And, I was deeply inspired their ability to survive within a very small area of Earth, while feeling devastated by the knowledge that the species could be decimated within my lifetime.”

Climate models have shown that this iconic plant, which exists only in the Mojave Desert region of the US between 1,300 and 5,900 feet elevation, will lose 90 percent of its range in eastern California by 2100.

Basically, the Joshua trees, which grow to more than 40 feet tall, reproduce and disperse too slowly to keep up with climate change. They have survived this long because they developed a shallow network of roots, that spreads about 18 feet around each plant to suck up the infrequent rainwater.

Without nectar to attract pollinators, Joshua Trees rely solely on the tiny yucca moth for pollination, a creature that at first appears unassuming but on closer inspection sports unique bizarre, tentacle-like fronds from its mouth. And the yucca moth depends on the Joshua Tree for its survival.

Over Dodge’s time in the Mojave National Preserve, and also during a 2019 residency in the Prime Desert Woodland Preserve in Lancaster, Calif., Dodge continues to get to know these plants, who she now considers her friends.

“Like many of my human friends, they have a tough exterior, but a sweetness within,” Dodge explained. “They need us now and with this exhibit I hope to bring more awareness of their plight.”

In the exhibit, she deconstructs the Joshua Tree spikes into separate stories of survival, love, and loneliness. She deconstructs photos of the plants into a scribbled S.O.S. on their behalf. And she constructs a powerful installation that shows ugliness and beauty are as symbiotic as the Joshua Tree and the yucca moth.
___

About Dani Dodge
Dodge creates immersive, surrealist environments and installations. This is her second solo show at Shoebox Projects. Dodge shows her work in Los Angeles and internationally, including in Mexico City, Budapest, and Stockholm so far in 2019. She is a member of the Durden and Ray collective in Los Angeles. For more information about Dodge, please visit http://www.danidodge.com/

About Shoebox Projects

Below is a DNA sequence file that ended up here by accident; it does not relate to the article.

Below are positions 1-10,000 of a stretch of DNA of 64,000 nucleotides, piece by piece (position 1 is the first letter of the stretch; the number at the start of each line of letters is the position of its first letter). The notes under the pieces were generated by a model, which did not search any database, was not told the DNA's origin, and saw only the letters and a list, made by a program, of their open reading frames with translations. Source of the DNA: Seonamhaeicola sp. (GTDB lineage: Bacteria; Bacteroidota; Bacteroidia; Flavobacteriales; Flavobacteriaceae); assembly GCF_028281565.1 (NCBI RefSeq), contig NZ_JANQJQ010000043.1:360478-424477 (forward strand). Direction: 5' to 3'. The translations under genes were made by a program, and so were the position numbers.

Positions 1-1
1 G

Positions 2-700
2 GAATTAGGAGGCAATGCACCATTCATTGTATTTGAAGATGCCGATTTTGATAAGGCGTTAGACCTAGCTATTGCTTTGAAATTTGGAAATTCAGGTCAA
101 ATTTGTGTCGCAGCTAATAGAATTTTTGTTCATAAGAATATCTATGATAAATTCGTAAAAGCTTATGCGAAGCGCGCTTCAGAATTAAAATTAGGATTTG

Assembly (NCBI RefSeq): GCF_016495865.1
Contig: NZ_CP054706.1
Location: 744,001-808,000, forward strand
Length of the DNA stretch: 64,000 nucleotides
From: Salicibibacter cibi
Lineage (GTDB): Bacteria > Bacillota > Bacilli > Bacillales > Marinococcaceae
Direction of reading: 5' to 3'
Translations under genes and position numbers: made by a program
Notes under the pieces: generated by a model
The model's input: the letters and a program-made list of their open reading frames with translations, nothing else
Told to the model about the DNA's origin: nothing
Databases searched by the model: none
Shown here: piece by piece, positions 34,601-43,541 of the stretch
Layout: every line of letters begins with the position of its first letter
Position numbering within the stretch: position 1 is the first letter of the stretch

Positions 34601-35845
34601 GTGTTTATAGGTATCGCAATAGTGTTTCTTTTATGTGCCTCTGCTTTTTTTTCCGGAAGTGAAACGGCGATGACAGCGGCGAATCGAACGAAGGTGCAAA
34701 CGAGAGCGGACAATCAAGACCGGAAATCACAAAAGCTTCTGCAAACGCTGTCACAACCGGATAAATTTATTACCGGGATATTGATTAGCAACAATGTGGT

Shoebox Projects is an experimental art space in DTLA, where emerging and midcareer artists are given an opportunity to freely experiment with new ideas and directions for their practice. Founded by Kristine Schomaker, multimedia artist and director of Shoebox PR, Shoebox Projects intends to give artists a chance to recharge and renew their relationship with their work. http://www.shoeboxprojects.com

Let Me Eat Cake, PØST, July 2019. Photo Credit Kristine Schomaker

Call for Art
No Submission Fee

Let Me Eat Cake, Too!!
We’re coming back for seconds!!!!

On view during the Blue Roof Studios Arts Festival June 22nd (special preview June 20th)

Deadline for submissions May 19, 2019 10pm pst

After our very popular exhibition last July at PØST at the Bendix Building, “Let Me Eat Cake Too” will be on view at Blue Roof Studios during their Arts Festival in June.

Curator, Kristine Schomaker is looking for more luscious, yummy desserty art to share with the community.

“I have always loved the Baroque and Rococo. This show may be a celebration of food, the sustenance of life but it also has an underlying current of how food is used for comfort as I am discovering while working through a life of disordered eating.

“Let me eat cake” may be an homage to those who are able to overcome adversity. It may be sweetness overload or a diabetic coma. It may be a commentary on the state of the U.S. Right now. It may be just a way to bring together many friends and celebrate the life we are able to live in Los Angeles.”